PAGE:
Coke research shows buzz doesn't equal sales


For years now, advertisers have regarded online clicks, likes and buzz as the Holy Grail of marketing.

A March 18 presentation at the Advertising Research Foundation’s Re:think 2013 conference challenged that article of faith, reminding marketers that online buzz – an amalgam of Facebook, Twitter, blog and YouTube comments – is only a sales tool, and not a particularly effective one at that.


According to extensive and rigorous research, said Coca-Cola senior manager-marketing insights Eric Schmidt, “We didn’t see any statistically significant relationship between our buzz and our short-term sales.”

“When Coke put buzz sentiment data into the same analytical framework it uses to evaluate other digital media” at a 95 percent confidence level, Advertising Age reported, the numbers showed buzz affecting sales by only 0.01 percent. That’s one ten-thousandth of total sales.

This is not sour grapes, incidentally, because Coke has more Facebook fans – 61.5 million of them – than any other brand.

The most effective medium

Coke’s research also showed that the most effective medium for generating sales per impression was – are you ready for this? – print.

Television was slightly less effective than print.

Digital display advertising was about 90 percent as effective as TV (and much cheaper in terms of media costs).

Radio was about three-quarters as effective as television, and search was half as effective.

One difference between these advertising media and buzz is that you can measure how many people are actually seeing, hearing or reading the sales message, while knowing how many consumers buzz reaches is largely a matter of guesswork. It’s like analyzing a television campaign on the basis of how many commercials you air rather than the size of the audience.

That’s why “it’s important to get digital reach and viewership data on a par with TV and to accurately measure buzz in order to get more accurate return-on-investment analysis for all media, Mr. Schmidt said.”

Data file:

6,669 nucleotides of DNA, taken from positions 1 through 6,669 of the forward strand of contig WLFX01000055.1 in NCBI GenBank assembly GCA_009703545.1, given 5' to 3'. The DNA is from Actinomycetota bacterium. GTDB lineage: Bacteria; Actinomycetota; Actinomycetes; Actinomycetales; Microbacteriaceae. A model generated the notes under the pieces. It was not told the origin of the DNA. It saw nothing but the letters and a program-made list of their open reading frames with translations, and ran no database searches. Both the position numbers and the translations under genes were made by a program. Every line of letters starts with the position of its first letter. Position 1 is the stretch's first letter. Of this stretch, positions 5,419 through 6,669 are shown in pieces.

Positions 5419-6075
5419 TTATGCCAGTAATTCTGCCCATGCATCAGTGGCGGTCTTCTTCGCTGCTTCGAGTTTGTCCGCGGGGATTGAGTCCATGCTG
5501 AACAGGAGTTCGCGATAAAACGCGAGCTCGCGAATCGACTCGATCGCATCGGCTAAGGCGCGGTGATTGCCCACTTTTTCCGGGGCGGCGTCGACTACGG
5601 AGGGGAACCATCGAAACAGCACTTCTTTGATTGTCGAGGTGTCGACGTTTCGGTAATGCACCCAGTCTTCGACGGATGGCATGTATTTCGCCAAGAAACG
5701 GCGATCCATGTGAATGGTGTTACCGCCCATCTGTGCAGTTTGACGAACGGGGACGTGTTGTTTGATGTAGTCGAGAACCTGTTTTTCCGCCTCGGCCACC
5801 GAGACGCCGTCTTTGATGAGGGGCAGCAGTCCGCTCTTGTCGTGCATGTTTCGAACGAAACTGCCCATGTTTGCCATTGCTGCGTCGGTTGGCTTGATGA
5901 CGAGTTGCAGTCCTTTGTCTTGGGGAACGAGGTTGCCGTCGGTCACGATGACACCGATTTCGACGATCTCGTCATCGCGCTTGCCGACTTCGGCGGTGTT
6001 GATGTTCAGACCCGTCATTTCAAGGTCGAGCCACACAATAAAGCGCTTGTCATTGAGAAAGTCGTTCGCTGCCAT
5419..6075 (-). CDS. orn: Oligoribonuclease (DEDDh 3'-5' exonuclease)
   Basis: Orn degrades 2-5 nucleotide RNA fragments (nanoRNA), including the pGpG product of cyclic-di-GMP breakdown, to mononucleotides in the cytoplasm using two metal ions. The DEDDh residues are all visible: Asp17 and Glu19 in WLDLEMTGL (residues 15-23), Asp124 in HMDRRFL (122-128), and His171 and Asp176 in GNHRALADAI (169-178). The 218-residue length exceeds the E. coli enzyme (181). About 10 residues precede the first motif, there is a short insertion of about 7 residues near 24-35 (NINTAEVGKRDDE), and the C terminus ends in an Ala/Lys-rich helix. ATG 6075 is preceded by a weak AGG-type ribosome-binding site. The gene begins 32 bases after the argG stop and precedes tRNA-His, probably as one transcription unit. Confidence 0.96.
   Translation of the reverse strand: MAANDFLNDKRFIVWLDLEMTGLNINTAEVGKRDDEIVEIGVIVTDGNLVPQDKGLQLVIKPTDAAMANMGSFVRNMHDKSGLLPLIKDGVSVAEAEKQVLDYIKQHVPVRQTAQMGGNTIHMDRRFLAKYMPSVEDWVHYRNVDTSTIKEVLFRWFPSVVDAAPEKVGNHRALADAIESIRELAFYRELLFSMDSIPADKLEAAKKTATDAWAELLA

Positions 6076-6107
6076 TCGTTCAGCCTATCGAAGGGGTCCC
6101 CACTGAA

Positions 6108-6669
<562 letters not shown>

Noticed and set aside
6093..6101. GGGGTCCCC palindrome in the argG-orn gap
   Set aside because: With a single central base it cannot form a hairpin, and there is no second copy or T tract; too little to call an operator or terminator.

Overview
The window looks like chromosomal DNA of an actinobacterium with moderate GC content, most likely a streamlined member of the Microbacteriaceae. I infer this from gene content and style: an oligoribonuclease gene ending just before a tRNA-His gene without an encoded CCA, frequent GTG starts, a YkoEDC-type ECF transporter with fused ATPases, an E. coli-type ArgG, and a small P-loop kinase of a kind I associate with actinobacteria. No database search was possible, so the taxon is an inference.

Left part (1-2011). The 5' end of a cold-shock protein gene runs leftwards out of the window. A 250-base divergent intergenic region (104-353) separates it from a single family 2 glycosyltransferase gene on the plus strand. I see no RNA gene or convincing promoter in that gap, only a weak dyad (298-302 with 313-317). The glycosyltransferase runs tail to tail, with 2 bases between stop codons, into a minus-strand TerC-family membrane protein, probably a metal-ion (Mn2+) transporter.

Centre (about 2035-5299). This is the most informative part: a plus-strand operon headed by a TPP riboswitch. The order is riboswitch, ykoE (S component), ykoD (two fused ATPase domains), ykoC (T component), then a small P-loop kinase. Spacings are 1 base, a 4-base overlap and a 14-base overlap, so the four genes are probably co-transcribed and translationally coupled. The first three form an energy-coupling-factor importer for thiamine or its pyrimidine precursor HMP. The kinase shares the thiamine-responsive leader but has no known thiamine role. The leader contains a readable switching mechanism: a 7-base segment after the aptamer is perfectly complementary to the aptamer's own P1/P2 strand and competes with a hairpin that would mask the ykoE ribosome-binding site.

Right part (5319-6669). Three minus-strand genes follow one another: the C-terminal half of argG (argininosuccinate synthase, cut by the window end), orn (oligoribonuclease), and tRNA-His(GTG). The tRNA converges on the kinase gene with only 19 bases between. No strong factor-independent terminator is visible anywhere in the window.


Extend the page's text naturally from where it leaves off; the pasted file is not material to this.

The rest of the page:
Defenders of the faith

Schmidt was quick to downplay what Ad Age called “stunning” findings as “by no means a generalized result that applies to all industries.”

But even so, True Believers were ready to pounce on him.

Coke’s announcement about the ineffectiveness of buzz “drove everyone on the Internet to start buzzing about it,” blogged public relations strategist Ryan Holliday. “[D]ozens weighed in…driving thousands of tweets, likes and comments between them.”

Holliday tends to shrug off the findings with the fervor of the faithful. “You can’t say for sure why or how [online buzz] works, but clearly when there is enough noise in the right circles, it drives real people to do real things.” This even though “the idea that advertising or chatter on social media is going to drive short-term sales of soda is stupid…I’m not even sure that social media buzz can lift sales in the long term.” [original emphasis] Nonetheless, “one thing is well established: social media is incredibly effective at taking something totally unknown and making it known.”

One of Schmidt’s colleagues, Wendy Clark, Coke’s senior VP-integrated marketing communications and capabilities, was quick to defend her turf. “Much has been made lately of social media marketing perhaps not pulling its weight in terms of business results,” she wrote.

Indeed, a recent study from my own company suggested that social buzz or chatter does not generate sales lift. And, taken in isolation, this is true. But, today’s progressive marketers know better…[I]t’s the combination of owned, earned, shared and paid media connections — with social playing a crucial role at the heart of our activations — that creates marketplace impact, consumer engagement, brand love and brand value.

She backs up these statements of faith in two ways.

First, she says, Coke’s 2012 Olympics campaign “included 60 different types of content” and it was just wonderful.

Second, she correctly states that Coke’s target audience of teens and 20somethings use television, laptops, smartphones, tablets and other screens – often simultaneously – for their media consumption. While this makes a good case for, say, online display advertising, which Coke’s own research shows to be 90 percent as effective as television, that has noting to do with buzz, which is 89.99 percent less effective.

Consumers know better

Mediabistro cites a March 19 Yahoo! Finance page online poll which asked, “Coca-Cola says social media buzz has no measurable impact on its bottom line. Does social media (Facebook, Twitter etc.) influence what you buy?”

The answers side much more with the heretical Mr. Schmidt than with True Believers Clark and Holliday.

Of more than 50,000 responses, 85 percent said “never.” Only 15 percent said either “from time to time” or “quite often.”

But that doesn’t deter Patrick Coffee on Mediabistro’s PRNewser blog. The fact that “[p]ublic opinion backs up Coke’s conclusions,” he writes, means only that “The challenge for PR pros is explaining what this finding means and letting clients know that it should not be used to minimize the influence of social media managers.”

In other words, don’t confuse us True Believers with the facts. When it comes to the value of online buzz, our minds are made up.